Apparently it’s no longer enough for Republicans to try to stop women from getting abortions. Now they want to stop us from writing about them, too.
Missouri state senator Kurt Schaefer is trying to block University of Missouri doctoral student Lindsay Ruhr from researching her dissertation because she’s studying the impact of a state law that mandates a 72-hour waiting period before being able to obtain an abortion. Free speech? What free speech?
Schaefer, chairman of the state’s temporary Committee on the Sanctity of Life, is claiming that Ruhr’s research is illegal – he sent a letter to the university chancellor late last month citing the ban on public funds, which includes monies at public universities, being used to help women obtain abortions.
Maybe Schaefer just doesn’t want to know about the ways anti-choice laws hurt women. Ruhr, who is a research coordinator at Planned Parenthood of the St Louis Region and Southwest Missouri , told Al Jazeera reporter Massoud Hayoun last week that “the whole point of my research is to understand how this policy affects women.”
We already have a pretty good idea. Research has already found that waiting periods – which generally come in tandem with mandatory in-person counseling sessions that aim to dissuade women from going through with an abortion – increase the number of abortions obtained out of state and obtained later. Waiting periods don’t stop women from getting abortions; they just make it harder and more dangerous for them. But solid research saying as much about Missouri’s law in particular wouldn’t reflect well on the laws the state senator is trying to protect.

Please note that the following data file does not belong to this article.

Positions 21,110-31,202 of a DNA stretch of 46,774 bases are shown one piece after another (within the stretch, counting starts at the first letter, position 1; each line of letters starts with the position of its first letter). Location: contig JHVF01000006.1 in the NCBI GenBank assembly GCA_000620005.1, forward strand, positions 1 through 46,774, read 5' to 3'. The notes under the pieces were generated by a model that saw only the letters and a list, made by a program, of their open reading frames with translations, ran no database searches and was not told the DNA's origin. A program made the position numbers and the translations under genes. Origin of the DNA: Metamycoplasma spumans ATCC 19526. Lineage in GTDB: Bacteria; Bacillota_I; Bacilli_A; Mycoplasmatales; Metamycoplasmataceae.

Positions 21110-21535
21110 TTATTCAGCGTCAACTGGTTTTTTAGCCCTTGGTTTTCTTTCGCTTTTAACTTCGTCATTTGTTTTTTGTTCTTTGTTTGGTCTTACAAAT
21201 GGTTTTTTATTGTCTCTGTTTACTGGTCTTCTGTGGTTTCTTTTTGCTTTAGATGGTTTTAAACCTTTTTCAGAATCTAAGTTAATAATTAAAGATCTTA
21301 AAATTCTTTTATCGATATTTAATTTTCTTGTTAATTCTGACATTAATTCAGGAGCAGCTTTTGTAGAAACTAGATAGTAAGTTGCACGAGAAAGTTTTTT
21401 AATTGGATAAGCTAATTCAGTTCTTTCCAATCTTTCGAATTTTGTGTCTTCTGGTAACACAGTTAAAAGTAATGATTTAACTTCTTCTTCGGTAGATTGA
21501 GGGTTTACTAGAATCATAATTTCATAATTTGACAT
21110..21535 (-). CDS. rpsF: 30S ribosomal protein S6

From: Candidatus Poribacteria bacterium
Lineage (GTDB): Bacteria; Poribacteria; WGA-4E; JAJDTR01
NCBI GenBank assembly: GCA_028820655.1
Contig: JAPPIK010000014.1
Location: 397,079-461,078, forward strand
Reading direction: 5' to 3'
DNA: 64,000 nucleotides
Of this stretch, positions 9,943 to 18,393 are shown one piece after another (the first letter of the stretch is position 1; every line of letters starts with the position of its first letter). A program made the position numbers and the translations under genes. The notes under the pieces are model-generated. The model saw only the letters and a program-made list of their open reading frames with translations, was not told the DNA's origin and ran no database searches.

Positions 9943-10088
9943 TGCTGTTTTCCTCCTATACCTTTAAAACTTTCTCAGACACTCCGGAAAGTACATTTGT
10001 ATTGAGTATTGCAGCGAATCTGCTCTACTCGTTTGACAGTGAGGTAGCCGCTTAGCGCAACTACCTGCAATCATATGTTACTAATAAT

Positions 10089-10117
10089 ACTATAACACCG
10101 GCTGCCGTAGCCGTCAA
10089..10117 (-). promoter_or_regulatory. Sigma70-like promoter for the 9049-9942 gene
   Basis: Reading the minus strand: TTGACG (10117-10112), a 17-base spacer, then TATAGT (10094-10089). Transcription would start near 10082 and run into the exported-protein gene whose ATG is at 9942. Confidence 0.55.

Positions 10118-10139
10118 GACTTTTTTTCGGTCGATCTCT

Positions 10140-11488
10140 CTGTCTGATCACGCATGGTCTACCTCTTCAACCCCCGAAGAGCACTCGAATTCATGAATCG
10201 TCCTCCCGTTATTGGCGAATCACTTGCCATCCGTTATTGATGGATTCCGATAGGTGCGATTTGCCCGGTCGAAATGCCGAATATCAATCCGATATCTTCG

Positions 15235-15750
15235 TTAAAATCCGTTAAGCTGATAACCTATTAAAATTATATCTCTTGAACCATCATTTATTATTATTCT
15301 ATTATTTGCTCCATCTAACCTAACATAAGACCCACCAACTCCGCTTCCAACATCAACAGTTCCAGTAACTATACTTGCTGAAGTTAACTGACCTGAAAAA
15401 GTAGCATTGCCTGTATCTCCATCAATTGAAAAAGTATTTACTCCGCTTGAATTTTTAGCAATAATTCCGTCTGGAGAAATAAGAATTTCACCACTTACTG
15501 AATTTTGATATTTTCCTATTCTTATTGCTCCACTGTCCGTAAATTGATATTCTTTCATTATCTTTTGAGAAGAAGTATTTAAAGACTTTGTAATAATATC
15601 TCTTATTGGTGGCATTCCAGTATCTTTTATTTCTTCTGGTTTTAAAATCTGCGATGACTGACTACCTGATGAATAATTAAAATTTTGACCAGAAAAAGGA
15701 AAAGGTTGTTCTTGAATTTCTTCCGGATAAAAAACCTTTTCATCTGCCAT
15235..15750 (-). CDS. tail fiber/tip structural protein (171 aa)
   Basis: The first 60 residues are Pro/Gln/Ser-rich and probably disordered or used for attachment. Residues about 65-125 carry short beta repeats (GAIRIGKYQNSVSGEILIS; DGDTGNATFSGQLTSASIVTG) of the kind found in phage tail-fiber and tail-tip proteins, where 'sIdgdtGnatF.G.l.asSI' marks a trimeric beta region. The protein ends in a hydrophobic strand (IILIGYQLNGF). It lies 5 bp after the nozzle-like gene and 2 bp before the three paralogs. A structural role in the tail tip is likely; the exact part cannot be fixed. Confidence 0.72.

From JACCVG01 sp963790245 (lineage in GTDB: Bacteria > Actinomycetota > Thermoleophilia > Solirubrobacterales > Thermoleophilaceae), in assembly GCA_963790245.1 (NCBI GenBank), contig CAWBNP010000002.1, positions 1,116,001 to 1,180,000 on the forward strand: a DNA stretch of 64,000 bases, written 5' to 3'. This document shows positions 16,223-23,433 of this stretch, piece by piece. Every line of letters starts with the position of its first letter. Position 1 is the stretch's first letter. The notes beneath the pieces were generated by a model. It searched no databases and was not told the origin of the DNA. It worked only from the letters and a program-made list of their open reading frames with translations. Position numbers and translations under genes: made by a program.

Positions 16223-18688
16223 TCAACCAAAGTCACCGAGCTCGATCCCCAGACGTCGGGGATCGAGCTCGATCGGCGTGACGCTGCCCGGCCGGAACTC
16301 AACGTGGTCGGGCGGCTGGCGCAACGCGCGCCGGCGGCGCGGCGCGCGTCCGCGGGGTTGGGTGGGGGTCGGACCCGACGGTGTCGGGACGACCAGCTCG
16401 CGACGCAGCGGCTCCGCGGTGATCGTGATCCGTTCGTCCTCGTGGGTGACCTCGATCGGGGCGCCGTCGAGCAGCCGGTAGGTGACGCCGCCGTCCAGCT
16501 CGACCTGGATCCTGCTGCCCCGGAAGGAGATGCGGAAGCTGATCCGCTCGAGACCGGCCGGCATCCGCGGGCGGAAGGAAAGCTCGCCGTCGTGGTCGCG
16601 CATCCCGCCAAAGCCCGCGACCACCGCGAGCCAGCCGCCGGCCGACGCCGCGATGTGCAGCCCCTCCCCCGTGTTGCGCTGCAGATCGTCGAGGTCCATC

Beyond Schaefer, who even asked the university chancellor to provide him copies of materials pertaining to the research and its approval, at broader issue is the chilling effect this kind of attack has on academic freedom and speech. Ruhr is not receiving any scholarship or grant money from the university for the research. Are we really going to ban anyone who works for reproductive rights organizations from writing about their work? From studying?
We’ve already seen the impact that stifling speech around abortion has abroad: the Global Gag Rule, repealed by President Obama but still being bandied about by politicians , prevented organizations for decades that received US funding from talking to women about abortion, even if the procedure was legal in that country. This was happening during a time when millions of women worldwide had unsafe abortions and tens of thousands died from them.
But the way we find out crucial information about women’s health needs is through research, and through talking. Studying abortion doesn’t promote the procedure, but it will help us understand how to best help women.
Yes, abortion is controversial – but it’s also legal. And while people may disagree strongly about the procedure, academic freedom and free speech trumps politicians’ discomfort with the idea that women have reproductive rights.
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